The theoretical construct underlying Dyer and Jones is a doctrine of municipal assumption of liability. Dyer and Jones both teach that a municipality assumes a "private duty" where "some special power or privilege . . . is granted to a municipality at its request or where with its consent some special duty, not belonging to it under the general laws, is imposed upon it . . . ." (Emphasis added.) Dyer v. Danbury, supra, 131. It is clear that this construct, wherein special powers are granted to or imposed upon the municipality, harkens back to the days before the advent of the principle of home rule. Home rule legislation in Connecticut was first enacted in 1915, repealed in 1929, and revived in 1951. See Caulfield v. Noble, 178 Conn. 81, 85 n. 2, 420 A.2d 1160 (1979). That legislation is now codified in General Statutes 7-187 through 7-201. Home rule became a constitutional fixture in Connecticut by virtue of article tenth, 1, which provides, in pertinent part, that "`[a]fter July 1, 1969, the general assembly shall enact no special legislation relative to the powers, organization, terms of elective offices or form of government of any single town, city or borough . . . .' The purpose of home rule is twofold: `to relieve the General Assembly of the burdensome task of handling and enacting special legislation of local municipal concern and to enable a municipality to draft and adopt a home rule charter or ordinance which shall constitute the organic law of the city . . . . [H]ome rule legislation was enacted "to enable municipalities to conduct their own business and control their own affairs to the fullest possible extent in their own way . . . .'" Caulfield v. Noble, [supra, 86-87], quoting Fragley v. Phelan, 126 Cal. 383, 387, 58 P. 923 (1899)." Shelton v. Commissioner, 193 Conn. 506, 520-21, 479 A.2d 208 (1984).
The question necessarily presented by this case, then, is whether the Jones-Dyer construct of municipal liability continues to be a valid conceptualization of the doctrine of actionable private duties of a municipality. We hold that it does not.
Unlike the Dyer and Jones doctrine of assumption of municipal liability based upon a charter provision, the modern construct of municipal liability rests upon distinctly different considerations. Recently, in Gordon v. Bridgeport Housing Authority, 208 Conn. 161, 544 A.2d 1185 (1988), our Supreme Court examined the doctrine of municipal liability and immunity in Connecticut. The court reiterated its adherence to the "public duty doctrine," which distinguishes between so-called public duties and so-called private duties. "`"[I]f the duty which the official authority imposes upon an officer is a duty to the public, a failure to perform it, or an inadequate or erroneous performance, must be a public, not an individual injury, and must be redressed if at all in some form of public prosecution. On the other hand, if the duty is a duty to the individual, then a neglect to perform it or to perform it properly, is an individual wrong, and may support an individual action for damages."'" Id., 166, quoting Shore v. Stonington, 187 Conn. 147, 152, 444 A.2d 1379 (1982), quoting Leger v. Kelley, 142 Conn. 585, 589-90, 116 A.2d 429 (1955). "[T]he public duty doctrine provides the starting point of the analysis" with regard to the question of municipal liability. Gordon v. Bridgeport Housing Authority, supra, 170. Thus, "the court looks to see whether there is a public or private duty." Id. This determination involves a question of law. Id.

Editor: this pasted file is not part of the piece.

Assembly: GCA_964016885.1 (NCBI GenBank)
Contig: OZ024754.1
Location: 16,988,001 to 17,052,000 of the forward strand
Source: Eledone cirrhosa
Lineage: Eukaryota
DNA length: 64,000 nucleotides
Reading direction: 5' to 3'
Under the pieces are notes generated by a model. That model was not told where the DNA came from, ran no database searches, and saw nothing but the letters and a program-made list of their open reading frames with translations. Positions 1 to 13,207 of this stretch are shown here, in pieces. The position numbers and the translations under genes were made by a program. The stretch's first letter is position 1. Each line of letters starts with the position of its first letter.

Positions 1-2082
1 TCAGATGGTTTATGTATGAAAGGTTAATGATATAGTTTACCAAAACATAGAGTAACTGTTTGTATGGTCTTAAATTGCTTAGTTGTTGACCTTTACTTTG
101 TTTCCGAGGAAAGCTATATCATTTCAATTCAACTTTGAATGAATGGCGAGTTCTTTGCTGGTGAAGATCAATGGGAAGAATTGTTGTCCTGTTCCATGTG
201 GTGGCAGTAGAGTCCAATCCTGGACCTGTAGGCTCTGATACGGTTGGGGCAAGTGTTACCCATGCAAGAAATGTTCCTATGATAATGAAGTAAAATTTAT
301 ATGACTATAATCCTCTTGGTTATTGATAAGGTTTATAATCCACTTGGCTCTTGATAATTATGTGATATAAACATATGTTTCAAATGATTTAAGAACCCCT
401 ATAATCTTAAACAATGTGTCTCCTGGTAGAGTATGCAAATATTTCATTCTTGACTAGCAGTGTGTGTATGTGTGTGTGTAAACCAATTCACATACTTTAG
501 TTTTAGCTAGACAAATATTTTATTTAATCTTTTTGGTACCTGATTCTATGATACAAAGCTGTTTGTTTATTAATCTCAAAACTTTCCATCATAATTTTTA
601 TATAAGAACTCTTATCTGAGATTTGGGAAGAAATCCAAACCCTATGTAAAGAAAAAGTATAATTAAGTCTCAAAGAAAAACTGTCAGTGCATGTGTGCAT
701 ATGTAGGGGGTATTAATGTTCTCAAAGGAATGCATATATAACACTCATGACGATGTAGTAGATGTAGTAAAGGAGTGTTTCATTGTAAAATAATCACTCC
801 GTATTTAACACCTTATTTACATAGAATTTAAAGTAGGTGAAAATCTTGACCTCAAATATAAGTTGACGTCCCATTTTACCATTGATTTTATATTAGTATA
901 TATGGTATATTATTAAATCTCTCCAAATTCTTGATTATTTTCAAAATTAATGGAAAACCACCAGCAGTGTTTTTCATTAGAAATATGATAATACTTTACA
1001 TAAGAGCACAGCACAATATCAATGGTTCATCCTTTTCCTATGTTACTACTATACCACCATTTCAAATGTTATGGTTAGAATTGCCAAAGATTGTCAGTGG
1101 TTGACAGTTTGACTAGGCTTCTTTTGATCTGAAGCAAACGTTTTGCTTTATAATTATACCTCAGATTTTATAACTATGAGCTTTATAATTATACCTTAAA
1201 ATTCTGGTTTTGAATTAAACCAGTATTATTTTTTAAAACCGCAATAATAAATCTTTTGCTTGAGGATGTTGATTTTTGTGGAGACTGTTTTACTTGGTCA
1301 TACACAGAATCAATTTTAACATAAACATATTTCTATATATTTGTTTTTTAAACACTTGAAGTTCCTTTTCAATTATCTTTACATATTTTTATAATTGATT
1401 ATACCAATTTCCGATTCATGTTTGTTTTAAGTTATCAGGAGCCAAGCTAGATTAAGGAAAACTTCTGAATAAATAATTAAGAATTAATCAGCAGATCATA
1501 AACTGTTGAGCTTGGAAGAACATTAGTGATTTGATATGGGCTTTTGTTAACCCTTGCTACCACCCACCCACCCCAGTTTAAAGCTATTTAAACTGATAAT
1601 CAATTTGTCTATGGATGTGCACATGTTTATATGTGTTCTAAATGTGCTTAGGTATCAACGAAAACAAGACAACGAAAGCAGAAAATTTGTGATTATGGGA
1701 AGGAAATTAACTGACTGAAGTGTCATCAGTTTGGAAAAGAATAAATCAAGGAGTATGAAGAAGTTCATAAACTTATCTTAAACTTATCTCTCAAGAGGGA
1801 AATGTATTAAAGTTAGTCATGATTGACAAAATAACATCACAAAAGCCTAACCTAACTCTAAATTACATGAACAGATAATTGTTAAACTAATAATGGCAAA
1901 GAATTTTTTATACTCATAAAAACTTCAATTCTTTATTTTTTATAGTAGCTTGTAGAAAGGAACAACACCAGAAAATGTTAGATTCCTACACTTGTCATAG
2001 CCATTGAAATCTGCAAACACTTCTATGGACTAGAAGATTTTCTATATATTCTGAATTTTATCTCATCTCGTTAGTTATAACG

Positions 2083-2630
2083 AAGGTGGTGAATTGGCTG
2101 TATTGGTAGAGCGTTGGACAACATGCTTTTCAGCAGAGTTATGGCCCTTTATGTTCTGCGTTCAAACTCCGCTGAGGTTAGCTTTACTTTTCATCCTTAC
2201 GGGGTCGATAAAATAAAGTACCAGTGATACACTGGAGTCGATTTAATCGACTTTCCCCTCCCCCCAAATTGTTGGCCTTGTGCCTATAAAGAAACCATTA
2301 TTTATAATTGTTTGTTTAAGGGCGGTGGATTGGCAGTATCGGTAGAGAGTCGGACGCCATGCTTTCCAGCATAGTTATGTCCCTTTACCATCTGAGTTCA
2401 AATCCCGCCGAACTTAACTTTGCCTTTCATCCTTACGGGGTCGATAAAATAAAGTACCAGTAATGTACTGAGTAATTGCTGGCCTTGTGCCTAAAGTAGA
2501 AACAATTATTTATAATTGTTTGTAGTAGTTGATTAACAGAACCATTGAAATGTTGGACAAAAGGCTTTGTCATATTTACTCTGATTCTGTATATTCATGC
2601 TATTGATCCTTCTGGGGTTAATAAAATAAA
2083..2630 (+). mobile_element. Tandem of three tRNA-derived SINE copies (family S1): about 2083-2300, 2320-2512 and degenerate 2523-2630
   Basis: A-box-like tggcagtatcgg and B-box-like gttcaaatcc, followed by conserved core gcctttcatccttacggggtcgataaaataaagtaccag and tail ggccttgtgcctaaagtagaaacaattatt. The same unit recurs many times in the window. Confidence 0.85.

We note that prior to Gordon v. Bridgeport Housing Authority, 208 Conn. 161, 544 A.2d 1185 (1988), there appeared to be a distinction between an action in which liability was sought to be imposed directly upon the municipality; see, e.g., Couture v. Board of Education, 6 Conn. App. 309, 505 A.2d 432 (1986); and an action in which liability was sought to be imposed on a municipality based upon the negligent conduct of a municipal officer or employee for which the municipality may be derivatively liable pursuant to General Statutes 7-465. See, e.g., Shore v. Stonington, 187 Conn. 147, 444 A.2d 1379 (1982); Sestito v. Groton, 178 Conn. 520, 423 A.2d 165 (1979). The Gordon court, however, in examining the liability of a municipality did not appear to distinguish between a municipality's direct liability, and its derivative liability for the actions of its officers and employees.
"In the application of [the public duty doctrine], the problem is always to determine whether the [action] involved does create a duty to the individual. . . . [I]t appears that the test is this: If the duty imposed upon the public official . . . is of such a nature that the performance of it will affect an individual in a manner different in kind from the way it affects the public at large, the [action] is one which imposes upon the official a duty to the individual, and if the official is negligent in the performance of that duty he is liable to the individual." Leger v. Kelley, supra, 590-91.